Sunday, July 13, 2014

Conspiring, meditating, and breathing climate change

All these apocalyptic movies, youtube videos, and theologies show we are very anxious about global warming. For many, this anxiety is immobilizing.  Since it seems nothing can be done about it, nothing is worth doing.

The response by some spiritual leaders is to encourage us to take a moment to breathe, to meditate, to focus on the air entering and exiting our lungs, to live in the present moment.  Presumably they hope this meditation will give us the courage to do something to solve the problem.  But what exactly does it mean to do breathing meditation in an era of global warming?

Maybe it means to conspire.

I just started reading Longing for Running Water, by Ivone Gebara, a feminist theologian from Brazil.   She mentions an ecofeminist group in Chile called the Con-spirando Collective.  In the first issue of their journal they write:


"we invite you to participate in convoking a network of Latin American women who seek to develop their own spirituality and theology in order to better reflect our experiences of the sacred.  The very name of this journal - Con-spirando - is an attempt to picture some of these experiences: the image of 'breathing together', which in itself evokes images of the planet as the great lung of life" (cited in Gebara,  Location 280, Kindle Edition) 

This is strikingly similar to how I've been imagining non-escapist spirituality: "We are the dispossessed who meditate with our eyes open, especially when we take to the streets in protest. Our mindful breathing is a small part of the planet's climate, overheated by capital's reckless death drives. "

That image of breathing climate change was inspired by practicing Zen breathing meditation and reading Timothy Morton's book Hyperobjects: Philosophy and Ecology After the End of the World.

Morton argues that we are already living after the end of the world.  The planet and biological life still exist, but our ability to conceptualize these as a "world" or "nature" has collapsed.   These concepts imply they are the backdrop to our life stories, the atmosphere that decorates our lives as we go about our business.  When we do think of these things, we assess them the way we might assess the atmosphere of a restaurant by writing a review on Yelp.  The concepts of world and nature imply that non-human beings are neutral, objectified, and separate from us, to the point where we can take them for granted most of the time.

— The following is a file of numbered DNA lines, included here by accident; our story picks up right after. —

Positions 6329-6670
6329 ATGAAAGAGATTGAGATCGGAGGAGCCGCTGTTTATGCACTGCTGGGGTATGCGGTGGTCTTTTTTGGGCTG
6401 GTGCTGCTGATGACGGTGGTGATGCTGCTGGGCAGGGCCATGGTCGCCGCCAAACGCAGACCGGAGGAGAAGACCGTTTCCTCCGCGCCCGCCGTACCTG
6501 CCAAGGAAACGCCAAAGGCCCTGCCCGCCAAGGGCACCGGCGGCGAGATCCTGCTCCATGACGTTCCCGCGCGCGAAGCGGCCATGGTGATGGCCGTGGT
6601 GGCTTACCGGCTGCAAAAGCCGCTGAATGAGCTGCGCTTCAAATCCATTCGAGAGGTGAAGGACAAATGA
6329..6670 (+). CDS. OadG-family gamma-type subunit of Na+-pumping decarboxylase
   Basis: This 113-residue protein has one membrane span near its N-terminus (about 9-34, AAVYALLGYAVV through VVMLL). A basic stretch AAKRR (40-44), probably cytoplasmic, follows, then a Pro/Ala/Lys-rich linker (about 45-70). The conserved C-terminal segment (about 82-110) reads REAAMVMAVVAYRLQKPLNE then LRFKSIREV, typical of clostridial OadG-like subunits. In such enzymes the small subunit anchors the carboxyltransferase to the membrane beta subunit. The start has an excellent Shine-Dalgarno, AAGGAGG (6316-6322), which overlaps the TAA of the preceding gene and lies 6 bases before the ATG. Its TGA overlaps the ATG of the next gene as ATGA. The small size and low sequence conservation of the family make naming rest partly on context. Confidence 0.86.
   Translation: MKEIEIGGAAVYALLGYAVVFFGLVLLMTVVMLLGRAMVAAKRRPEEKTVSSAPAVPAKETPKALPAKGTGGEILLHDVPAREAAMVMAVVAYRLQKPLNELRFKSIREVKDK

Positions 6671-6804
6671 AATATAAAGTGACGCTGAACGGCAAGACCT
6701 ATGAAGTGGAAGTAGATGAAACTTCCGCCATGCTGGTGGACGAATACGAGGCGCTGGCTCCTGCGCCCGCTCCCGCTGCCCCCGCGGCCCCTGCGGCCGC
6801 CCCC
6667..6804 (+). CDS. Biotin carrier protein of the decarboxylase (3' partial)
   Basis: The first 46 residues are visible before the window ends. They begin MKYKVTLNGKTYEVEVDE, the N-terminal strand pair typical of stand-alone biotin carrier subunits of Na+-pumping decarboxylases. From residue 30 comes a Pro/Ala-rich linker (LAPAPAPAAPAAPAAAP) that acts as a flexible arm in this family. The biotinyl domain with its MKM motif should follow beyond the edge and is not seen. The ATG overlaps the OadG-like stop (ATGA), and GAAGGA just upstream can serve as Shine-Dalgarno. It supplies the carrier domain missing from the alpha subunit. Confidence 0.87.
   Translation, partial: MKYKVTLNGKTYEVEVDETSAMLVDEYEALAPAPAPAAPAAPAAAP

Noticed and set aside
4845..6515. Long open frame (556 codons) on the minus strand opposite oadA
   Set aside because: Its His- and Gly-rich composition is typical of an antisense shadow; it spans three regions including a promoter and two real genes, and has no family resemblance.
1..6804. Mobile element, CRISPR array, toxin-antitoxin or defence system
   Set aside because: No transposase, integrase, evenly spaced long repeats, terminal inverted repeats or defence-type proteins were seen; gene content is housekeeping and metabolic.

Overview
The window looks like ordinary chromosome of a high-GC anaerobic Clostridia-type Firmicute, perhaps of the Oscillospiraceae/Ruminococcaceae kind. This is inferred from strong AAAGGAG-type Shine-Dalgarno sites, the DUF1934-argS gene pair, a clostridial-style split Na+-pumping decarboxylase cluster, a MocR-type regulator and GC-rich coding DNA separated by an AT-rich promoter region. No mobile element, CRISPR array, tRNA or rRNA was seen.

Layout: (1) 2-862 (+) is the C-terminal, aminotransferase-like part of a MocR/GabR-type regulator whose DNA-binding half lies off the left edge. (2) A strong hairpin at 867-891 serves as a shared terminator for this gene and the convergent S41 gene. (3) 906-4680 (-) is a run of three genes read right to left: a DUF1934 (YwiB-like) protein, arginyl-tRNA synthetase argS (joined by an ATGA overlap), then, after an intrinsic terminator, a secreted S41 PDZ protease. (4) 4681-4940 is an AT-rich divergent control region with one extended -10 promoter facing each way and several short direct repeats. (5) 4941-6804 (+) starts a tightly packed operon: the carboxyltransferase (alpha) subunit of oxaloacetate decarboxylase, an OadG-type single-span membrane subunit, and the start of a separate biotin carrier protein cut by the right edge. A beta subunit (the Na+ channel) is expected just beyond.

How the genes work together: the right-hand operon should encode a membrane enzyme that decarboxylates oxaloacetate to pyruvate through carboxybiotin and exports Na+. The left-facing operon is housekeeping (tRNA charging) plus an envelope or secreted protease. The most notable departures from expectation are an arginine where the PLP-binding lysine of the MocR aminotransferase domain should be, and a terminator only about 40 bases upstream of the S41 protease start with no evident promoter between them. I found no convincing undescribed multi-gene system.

Morton says this concept of nature and world has collapsed because the atmosphere itself is changing perilously, and the air we breathe in and out of our faces is part of that change.  We can no longer objectify it or take it for granted.

He describes leaving the grocery store and having a casual conversation with a stranger about the unusually hot weather.  The weather is no longer a comforting, familiar presence you can invoke to find common ground with that stranger.  You either end up mentioning global warming or you consciously avoid talking about.  In either case, the situation starts to feel more like conspiring than talking about the weather.

Morton argues we are realizing something that was true all along: we are stuck to the mesh of objects that we used to call world. What happens to air, water, and forests affects us.  As the Con-spirando collective puts it, "we need to re-situate ourselves, and from there to re-weave our daily lives, the web or relationships that gives form to our societies". (cited in Gebara,  Location 283, Kindle Edition).